Mike Isaac

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Twitter, Discovery and the Problem of Simplicity

michael_sippey2Here’s a wonderful tale of tech irony: Twitter’s greatest strength — its simplicity — is at the same time its greatest weakness.

Imagine being Michael Sippey, Twitter’s VP of product, who spoke at our D: Dive Into Mobile conference on Tuesday. You’re charged with taking a product as stripped-down as Twitter, which started out as a short messaging service, and gradually adding features and enhancements over time without alienating the very user base that grew to enjoy it in the first place.

Tough problem, for sure. And I’d doubt Sippey would want to change the core Twitter experience, a reverse-chronological, never-ending flow of tweets moving through your stream. So what do you do?

I sure can’t tell you the answer, and I’m not even sure Twitter can quite yet. But it’s certainly trying to figure it out.

Take search, for one. “We’ve made a big investment over the past few years in real-time search and archive search,” Sippey said, improving Twitter’s once poor experience of sifting through the billions of tweets that regularly flow through the service. So instead of missing out on all the conversation floating around in the ether, one could search for specific words, phrases or hashtags. (And yes, I can say it has grown better over time.)

More important, I’d argue, is Discover.

“The Discover tab and product on mobile,” as Sippey put it, are “essentially experiments that we’re trying out there.” It’s a way for Twitter to serve up user-suggested content, based on the accounts they follow, their histories of interaction with others — basically the stuff they care about. And ideally, if Discover worked perfectly, it’d be the best place for users to, well, discover all that stuff they’ve missed, the stuff they haven’t searched for — the stuff you didn’t even know you wanted to see.

Problem is, Discover is far from perfect. It launched essentially as a beta product a few years ago; suggested content wasn’t great, the design was lacking, and people just didn’t use it.

Now, Sippey said, people are using Discover (sadly, he wouldn’t disclose just how many). And, to be fair, I’d say Discover certainly has grown better over time. But I’d argue that it’s still not compelling enough to take users out of their main streams and into the Discover tab on a regular basis. (TBD if Sippey and pals ever figure that problem out.)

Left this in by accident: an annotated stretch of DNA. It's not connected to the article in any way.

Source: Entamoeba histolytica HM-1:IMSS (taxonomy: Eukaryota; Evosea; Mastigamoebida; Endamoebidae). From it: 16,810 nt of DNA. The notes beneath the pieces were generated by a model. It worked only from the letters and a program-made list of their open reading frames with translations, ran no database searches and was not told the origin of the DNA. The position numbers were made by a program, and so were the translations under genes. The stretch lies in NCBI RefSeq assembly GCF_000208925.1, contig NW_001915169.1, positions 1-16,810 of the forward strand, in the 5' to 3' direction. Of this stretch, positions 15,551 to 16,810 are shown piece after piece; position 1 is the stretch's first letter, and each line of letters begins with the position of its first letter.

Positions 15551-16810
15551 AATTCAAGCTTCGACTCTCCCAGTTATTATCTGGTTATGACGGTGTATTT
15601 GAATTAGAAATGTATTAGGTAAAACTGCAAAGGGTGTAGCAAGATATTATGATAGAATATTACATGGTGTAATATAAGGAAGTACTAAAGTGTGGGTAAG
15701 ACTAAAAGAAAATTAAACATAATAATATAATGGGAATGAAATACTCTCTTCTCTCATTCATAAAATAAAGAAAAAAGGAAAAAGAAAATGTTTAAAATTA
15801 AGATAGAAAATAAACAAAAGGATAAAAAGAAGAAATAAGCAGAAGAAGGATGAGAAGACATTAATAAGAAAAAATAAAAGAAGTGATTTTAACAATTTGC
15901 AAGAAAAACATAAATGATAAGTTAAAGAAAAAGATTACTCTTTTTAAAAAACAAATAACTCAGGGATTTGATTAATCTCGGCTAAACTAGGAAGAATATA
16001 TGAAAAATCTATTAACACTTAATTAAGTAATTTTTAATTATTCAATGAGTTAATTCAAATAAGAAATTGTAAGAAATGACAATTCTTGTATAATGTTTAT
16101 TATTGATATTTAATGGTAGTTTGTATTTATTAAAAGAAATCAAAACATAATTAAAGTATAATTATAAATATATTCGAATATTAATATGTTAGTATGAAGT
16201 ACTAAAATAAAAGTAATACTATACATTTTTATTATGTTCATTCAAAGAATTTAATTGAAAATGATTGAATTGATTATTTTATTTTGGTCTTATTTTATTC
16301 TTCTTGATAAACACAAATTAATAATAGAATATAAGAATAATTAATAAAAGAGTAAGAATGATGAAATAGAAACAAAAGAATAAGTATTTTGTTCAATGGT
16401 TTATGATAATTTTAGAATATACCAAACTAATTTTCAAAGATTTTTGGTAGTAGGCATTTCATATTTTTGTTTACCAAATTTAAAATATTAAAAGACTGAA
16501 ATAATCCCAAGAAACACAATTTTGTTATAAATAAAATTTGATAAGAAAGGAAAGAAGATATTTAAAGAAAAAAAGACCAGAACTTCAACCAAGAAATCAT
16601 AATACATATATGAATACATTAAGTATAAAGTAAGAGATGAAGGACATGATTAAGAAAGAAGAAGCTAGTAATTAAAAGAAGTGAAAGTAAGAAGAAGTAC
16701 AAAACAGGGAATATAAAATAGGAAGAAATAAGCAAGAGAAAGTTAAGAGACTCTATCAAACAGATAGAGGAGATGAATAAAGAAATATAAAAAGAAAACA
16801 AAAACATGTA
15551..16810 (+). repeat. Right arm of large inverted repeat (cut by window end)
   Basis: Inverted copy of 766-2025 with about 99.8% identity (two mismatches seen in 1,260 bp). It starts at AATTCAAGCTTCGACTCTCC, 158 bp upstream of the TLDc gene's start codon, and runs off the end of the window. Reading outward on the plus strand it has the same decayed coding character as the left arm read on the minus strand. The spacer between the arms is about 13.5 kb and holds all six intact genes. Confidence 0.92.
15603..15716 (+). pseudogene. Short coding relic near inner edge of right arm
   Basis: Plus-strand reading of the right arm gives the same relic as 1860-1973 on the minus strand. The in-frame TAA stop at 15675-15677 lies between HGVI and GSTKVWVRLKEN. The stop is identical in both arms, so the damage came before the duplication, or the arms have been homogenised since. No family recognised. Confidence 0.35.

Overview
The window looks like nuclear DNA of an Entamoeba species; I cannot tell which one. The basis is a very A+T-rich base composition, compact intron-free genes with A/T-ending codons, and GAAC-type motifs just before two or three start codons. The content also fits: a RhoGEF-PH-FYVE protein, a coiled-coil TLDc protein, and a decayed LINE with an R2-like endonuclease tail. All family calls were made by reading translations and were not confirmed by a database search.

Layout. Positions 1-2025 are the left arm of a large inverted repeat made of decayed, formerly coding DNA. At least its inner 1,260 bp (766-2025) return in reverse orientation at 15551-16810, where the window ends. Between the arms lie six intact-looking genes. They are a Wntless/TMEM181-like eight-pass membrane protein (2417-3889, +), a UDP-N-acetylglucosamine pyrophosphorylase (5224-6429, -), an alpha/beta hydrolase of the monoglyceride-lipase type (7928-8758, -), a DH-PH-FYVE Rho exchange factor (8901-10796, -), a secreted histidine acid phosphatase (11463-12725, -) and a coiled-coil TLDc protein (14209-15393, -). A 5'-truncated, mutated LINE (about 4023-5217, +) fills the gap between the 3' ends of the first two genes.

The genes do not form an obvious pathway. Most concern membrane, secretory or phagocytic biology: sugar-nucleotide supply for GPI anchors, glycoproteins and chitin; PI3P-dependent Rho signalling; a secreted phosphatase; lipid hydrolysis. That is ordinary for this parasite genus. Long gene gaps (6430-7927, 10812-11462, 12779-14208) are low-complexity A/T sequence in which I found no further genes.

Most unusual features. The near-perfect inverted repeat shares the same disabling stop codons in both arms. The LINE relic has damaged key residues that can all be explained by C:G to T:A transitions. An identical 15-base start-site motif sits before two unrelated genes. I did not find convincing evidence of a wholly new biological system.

But! There’s a curious light at the end of this tunnel. Twitter’s answer to simplicity seems to be less in worrying specifically about major changes to its core product, but rather focusing on building separate standalone apps built entirely for different purposes.

Put another way: “There are times when you need a single purpose-driven knife when you’re in the kitchen, and there are times when you need a Swiss Army knife,” Sippey said. “We want to build the best Twitter we can build. But we also know that we want to build other things that can use the Twitter infrastructure to basically serve different purposes and different needs.”

Hence, the Vine acquisition last year, and the forthcoming Twitter Music app to drop soon (which Sippey was pretty mum about). Create these sort of satellite apps, and perhaps you don’t freak out your core base of users. In the meantime, perhaps you’ve also found a new on-boarding mechanism to capture and convert non-Twitter users into living, breathing tweeting machines; neither Vine nor Twitter Music (from what we’ve heard) require you to have a Twitter account in order to use the service, but sure make it easy to sign up for Twitter if you want to!

So, in Twitter’s perfect world, we’re able to find stuff — video, music, whatever — using these other services without screwing up Twitter’s proper app. Great, right?

Maybe. Maybe not. People actually have to download and continue using all the apps to make it a successful strategy, and Twitter isn’t exactly keen to break out its engagement stats for us. Guess we’ll see if Vine can maintain its download success, and if Twitter Music is a hit when it launches.

If not — good luck with that whole simplicity thing, tweeps.

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